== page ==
Even though the auto-execute section of the script appears first in the script, it doesn’t run until the after the entire script gets precompiled and checked for errors. Each of the features listed in the script body interacts in different ways with the remainder of the script which may or may not cause problems. It’s important to understand how these script elements might (or might not) interfere with each other.

A script containing only Hotkeys and Hotstrings may not offer any complications, but eventually, as our scripts grow, we need to understand how everything interacts.

The Auto-Execute Section of an AutoHotkey Script

The auto-execute section of an AutoHotkey script always appears at the top of the script and runs before any other subroutines in the script. However, this routine does not start running until AutoHotkey completes the optimization phase—reading the entire file and compiling the code elements into memory.

Once it starts, AutoHotkey continues running the commands in the auto-execute section of the script until it encounters either a Return command (end of subroutine), Hotstring definition, or a Hotkey definition. Any one of the three automatically terminates this opening routine and, after that point, no code in the script executes unless directly called inside the auto-execute section or initiate by another compiled script element (e.g. Hotkey, Menu, GUI control). This means that functions and other Label subroutines run as long as this first routine is not terminated. It also means that Hotstrings and Hotkeys cannot be placed inside this section without interfering with the processing of the initial code.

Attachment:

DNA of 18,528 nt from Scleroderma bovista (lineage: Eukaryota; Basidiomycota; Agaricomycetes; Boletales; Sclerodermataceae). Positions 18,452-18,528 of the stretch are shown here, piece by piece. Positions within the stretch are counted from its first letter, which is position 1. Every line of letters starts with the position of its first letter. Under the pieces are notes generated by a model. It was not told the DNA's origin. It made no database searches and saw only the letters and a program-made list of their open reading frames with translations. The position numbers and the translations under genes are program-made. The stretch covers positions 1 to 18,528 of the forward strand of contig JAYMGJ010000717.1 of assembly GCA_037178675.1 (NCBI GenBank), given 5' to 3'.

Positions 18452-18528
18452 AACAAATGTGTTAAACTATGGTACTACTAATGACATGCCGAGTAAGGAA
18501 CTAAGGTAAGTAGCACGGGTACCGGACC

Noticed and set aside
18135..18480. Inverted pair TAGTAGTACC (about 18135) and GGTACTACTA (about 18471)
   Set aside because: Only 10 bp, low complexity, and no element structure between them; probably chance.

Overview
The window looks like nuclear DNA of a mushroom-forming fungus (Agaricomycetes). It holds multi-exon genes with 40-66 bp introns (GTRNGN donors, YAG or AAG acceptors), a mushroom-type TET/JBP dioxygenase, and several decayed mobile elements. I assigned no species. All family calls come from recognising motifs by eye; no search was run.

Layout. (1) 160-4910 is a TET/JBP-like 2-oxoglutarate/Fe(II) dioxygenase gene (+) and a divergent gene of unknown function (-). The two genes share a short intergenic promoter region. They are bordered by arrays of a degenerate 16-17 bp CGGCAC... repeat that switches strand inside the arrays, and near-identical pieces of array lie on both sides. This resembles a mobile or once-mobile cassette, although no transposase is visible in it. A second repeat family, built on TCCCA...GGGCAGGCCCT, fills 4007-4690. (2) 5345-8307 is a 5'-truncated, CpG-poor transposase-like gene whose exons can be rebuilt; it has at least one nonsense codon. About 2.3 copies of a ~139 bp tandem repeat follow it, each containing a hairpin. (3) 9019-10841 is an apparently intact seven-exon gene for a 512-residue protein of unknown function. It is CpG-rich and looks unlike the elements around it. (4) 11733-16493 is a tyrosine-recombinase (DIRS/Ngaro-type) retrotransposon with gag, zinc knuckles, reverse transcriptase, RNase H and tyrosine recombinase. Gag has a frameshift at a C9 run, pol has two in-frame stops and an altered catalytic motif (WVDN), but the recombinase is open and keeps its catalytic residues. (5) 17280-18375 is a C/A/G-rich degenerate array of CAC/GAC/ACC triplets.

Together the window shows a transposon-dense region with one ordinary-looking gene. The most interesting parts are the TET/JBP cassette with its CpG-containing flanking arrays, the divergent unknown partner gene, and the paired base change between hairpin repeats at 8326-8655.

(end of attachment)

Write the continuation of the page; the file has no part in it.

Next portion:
Each Hotstring (text expansion and replacement) acts as a self-contained piece of code. AutoHotkey reads and compiles Hotstrings during the optimization phase before running any routines. Since any Hotstring blocks further processing, they must appear outside all subroutines or functions—and after the auto-execute section of the script.

Best practice dictates placing Hotstrings toward the end of the file or within a separate file adding to the script with the #Include directive—also placed toward the end of the file. (The #Include directive adds the code from the included file to the script at the position of the directive as if part of the original file.) For more information, see “Beginning Tips for Writing AutoHotkey Scripts (Modular Independence of HotStrings)”